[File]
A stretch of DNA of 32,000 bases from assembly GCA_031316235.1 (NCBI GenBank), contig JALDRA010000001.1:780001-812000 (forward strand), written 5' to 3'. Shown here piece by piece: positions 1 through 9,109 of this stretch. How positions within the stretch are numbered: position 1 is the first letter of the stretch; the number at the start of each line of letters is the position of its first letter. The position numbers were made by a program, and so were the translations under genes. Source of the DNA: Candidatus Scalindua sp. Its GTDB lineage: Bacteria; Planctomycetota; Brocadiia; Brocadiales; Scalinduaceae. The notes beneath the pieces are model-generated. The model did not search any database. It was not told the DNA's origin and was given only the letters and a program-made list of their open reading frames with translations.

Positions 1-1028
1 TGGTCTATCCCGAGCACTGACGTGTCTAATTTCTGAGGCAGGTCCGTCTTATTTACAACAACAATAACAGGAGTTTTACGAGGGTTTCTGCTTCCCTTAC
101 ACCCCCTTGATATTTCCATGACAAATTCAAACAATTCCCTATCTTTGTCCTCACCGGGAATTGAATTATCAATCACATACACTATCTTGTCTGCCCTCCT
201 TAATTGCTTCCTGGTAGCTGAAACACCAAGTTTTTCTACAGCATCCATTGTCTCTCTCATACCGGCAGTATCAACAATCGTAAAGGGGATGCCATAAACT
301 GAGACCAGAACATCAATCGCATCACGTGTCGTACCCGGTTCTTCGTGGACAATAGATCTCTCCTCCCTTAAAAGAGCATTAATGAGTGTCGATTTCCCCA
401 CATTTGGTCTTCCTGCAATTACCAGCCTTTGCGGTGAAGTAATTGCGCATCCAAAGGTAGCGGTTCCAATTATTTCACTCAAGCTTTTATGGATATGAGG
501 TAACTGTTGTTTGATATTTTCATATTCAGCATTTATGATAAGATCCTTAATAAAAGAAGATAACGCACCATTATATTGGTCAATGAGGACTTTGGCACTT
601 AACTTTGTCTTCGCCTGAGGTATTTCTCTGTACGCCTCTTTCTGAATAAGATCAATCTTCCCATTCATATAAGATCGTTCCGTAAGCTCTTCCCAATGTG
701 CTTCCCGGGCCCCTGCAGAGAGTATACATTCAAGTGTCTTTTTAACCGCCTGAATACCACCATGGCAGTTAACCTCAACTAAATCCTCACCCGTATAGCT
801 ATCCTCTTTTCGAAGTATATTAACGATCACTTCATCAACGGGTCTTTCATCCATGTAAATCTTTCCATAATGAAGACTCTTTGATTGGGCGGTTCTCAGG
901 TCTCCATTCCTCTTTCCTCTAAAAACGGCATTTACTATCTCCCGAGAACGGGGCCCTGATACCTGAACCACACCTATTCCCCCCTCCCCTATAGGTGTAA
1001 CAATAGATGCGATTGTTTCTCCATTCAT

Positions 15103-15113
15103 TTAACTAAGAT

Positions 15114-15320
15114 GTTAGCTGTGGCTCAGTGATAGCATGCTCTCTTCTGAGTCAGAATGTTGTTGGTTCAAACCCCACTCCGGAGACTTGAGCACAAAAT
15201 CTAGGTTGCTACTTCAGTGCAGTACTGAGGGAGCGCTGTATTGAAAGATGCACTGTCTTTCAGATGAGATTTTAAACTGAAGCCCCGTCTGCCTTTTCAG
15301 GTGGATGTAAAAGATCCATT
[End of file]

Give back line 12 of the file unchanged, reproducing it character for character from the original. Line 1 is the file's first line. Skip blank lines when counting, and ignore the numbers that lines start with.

901 TCTCCATTCCTCTTTCCTCTAAAAACGGCATTTACTATCTCCCGAGAACGGGGCCCTGATACCTGAACCACACCTATTCCCCCCTCCCCTATAGGTGTAA